Frontal view of chest radiography reveals multiple varying size masses in both lung fields with left sided pleural effusion
Figure 3. Frontal view of chest radiography reveals multiple varying size masses in both lung fields with left sided pleural effusion

Multiple lung masses were revealed with engorged varicose vessels in contrast enhanced CT scan (Figure 4). Next, biopsy under the guide of CT scan was done, which revealed metastatic giant cell tumor (Figure 5). Knee MRI was performed, which revealed no local recurrence. Finally, she underwent exploratory thoracotomy with pneumolysis and metastatectomy, resection of masses was performed on the left side, and the future plan was to do the same thing on the right side.

A - D, Contrast enhanced CT scan shows multiple masses with varicose vessels within them with left sided pleural effusion.
Figure 4. A - D, Contrast enhanced CT scan shows multiple masses with varicose vessels within them with left sided pleural effusion.
Histopathological evaluation of the lung nodule. A and B, Microscopic section shows normal lung parenchyma involved by tumoral process in the lower part of the slide (H & E staining, ×40, ×100). C and D, Sections show evenly distributed giant cells (arrow) in the background of mononuclear cells. (H & E staining, × 100, × 400).
Figure 5. Histopathological evaluation of the lung nodule. A and B, Microscopic section shows normal lung parenchyma involved by tumoral process in the lower part of the slide (H & E staining, ×40, ×100). C and D, Sections show evenly distributed giant cells (arrow) in the background of mononuclear cells. (H & E staining, × 100, × 400).

3. Discussion

Giant cell tumor is a benign bone tumor that accounts for 20% of all benign bone tumors. Its female/male ratio is 1.5:1, and most cases are 20 - 40 years old. The most common giant cell tumor (GCT) site is around the knee in the distal femur, proximal of tibia and distal radius (1, 3). Typical GCT is an eccentrically located lytic lesion with non-sclerotic border in long bones with sub articular extension (1). Patella is an unusual location of bone neoplasm. Radiologic features essentially cannot differentiate benign from malignant patellar neoplasm. However, the majority of its neoplasms are benign and giant cell tumor accounts for 33% of all patellar tumors (4). Usual clinical presentation of patellar GCT is knee pain with or without swelling (5).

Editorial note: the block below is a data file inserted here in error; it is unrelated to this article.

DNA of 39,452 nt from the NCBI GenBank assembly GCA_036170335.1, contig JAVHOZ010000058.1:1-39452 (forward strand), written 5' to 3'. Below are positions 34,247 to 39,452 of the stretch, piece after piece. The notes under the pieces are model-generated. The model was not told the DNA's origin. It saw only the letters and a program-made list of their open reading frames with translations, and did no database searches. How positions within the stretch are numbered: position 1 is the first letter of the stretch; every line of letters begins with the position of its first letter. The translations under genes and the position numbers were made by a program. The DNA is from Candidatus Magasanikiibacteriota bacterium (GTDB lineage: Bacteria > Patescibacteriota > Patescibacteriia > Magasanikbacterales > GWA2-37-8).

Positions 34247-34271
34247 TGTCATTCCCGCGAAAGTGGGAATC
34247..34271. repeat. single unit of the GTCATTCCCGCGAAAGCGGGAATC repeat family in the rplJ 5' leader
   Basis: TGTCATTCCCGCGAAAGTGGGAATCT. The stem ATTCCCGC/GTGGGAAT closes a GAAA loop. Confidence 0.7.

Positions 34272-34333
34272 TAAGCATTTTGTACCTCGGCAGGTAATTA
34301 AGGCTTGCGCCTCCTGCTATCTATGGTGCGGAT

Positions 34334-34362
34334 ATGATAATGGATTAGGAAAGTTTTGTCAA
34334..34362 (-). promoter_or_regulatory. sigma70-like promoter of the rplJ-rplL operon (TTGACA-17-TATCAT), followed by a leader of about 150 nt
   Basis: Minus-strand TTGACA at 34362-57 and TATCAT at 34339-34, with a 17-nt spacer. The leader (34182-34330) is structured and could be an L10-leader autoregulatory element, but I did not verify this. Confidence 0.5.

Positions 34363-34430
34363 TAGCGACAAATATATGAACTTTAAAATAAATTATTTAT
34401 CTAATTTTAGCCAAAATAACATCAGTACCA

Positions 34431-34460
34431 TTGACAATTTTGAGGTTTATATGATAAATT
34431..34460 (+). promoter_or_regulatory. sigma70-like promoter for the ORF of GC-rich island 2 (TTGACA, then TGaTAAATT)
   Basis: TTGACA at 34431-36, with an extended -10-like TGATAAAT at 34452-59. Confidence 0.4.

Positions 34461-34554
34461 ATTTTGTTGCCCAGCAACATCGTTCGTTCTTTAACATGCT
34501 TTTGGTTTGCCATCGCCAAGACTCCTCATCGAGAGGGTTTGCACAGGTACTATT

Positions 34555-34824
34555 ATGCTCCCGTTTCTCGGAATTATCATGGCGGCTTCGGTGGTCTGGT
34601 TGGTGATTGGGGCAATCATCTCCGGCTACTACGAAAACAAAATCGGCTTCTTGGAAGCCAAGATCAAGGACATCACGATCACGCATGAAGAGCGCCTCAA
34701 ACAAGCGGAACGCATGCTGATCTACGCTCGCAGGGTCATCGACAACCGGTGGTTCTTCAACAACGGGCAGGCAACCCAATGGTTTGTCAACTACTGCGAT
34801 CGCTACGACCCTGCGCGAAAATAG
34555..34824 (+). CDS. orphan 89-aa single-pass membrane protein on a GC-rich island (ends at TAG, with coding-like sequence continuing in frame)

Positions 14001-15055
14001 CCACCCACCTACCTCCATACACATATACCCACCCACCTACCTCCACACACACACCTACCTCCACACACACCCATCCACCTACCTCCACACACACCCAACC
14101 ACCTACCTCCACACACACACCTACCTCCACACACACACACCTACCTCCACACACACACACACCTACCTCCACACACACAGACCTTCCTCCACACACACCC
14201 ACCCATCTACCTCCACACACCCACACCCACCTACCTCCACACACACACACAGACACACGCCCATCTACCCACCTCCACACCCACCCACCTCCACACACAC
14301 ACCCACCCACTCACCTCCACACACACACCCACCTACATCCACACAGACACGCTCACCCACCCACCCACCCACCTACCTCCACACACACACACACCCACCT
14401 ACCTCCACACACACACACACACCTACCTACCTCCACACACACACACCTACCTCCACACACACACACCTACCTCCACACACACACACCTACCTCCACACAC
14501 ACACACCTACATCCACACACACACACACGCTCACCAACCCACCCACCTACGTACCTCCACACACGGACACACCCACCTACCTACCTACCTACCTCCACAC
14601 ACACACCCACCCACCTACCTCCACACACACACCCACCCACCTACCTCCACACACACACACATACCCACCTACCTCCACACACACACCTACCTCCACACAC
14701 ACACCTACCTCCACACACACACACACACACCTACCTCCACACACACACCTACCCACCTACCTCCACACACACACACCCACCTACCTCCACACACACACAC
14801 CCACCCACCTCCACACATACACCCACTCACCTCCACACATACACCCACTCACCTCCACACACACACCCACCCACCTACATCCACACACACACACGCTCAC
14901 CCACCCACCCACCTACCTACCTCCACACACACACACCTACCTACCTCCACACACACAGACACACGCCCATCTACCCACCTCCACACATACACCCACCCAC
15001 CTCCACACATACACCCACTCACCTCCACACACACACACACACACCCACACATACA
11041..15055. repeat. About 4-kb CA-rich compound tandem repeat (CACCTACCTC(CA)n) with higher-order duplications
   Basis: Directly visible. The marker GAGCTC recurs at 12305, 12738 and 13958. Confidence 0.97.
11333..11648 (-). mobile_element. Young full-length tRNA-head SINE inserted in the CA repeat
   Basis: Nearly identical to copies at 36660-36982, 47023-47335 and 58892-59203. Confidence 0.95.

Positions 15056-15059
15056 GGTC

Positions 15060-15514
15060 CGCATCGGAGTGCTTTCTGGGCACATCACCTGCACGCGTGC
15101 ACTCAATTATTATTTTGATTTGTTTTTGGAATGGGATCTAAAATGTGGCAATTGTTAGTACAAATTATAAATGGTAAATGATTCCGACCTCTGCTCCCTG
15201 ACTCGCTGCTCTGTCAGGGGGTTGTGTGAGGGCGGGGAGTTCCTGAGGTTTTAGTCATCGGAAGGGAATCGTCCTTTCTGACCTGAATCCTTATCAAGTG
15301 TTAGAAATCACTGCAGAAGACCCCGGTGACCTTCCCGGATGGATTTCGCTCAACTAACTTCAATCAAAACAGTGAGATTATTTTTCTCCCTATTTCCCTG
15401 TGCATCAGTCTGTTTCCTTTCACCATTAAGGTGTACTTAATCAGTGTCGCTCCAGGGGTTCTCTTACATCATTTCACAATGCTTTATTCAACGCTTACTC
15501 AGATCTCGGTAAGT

In spite of GCT benign features, it can be locally aggressive or even metastase to soft tissues, liver, brain, and lung (1). 15% - 25% of patients present with local recurrence after initial treatment (5). Lung metastasis occurs in 1-6% of cases that occur within ten years, with the mean time of 3.5 years after the initial treatment either with or without local recurrence (6).

Lung is the most common site for giant cell tumor metastasis and occurs more probably in patients with a history of local recurrence or radiologically aggressive appearance of primary tumor (7). Both giant cell tumor and its pulmonary metastasis are benign and there is no correlation between the location of giant cell tumor and the risk of lung metastasis (8).

Due to successful treatment of giant cell tumor lung metastasis and the rare occurrence of it, wide surgical resection of primary tumor in order to prevent further metastasis is not recommended (3).

Radiologic features of lung metastasis include solitary or multiple homogeneous lesions. These masses usually have a narrow zone of transition with lung parenchyma and are predominately located in basal segments and periphery regions of the lungs (6). Hence, masses with feeding vessels and varicosity are extremely rare. Varicose vessels within pulmonary masses are also infrequent with only few cases ever been reported with possible mechanism of angiogenic factor created by masses (2, 9). In addition, varicose vessels within these metastases have the same radiologic appearance resembling arteriovenous malformation (AVM) (2). If diagnosed inaccurately, it can affect patient management significantly.

In non-contrast enhanced CT scan, these are homogeneous masses, and contrast enhanced CT scan is essential to show its feeding artery and draining veins (2). As these varicose vessels have the potential risk of bleeding during biopsy or even spontaneously that can lead to hemothorax (2), we recommend contrast enhanced CT scan after detecting lung metastasis in patients with giant cell tumor. Therefore, after treatment close follow up is necessary in order to have a proper diagnosis and management.

Acknowledgements

Footnotes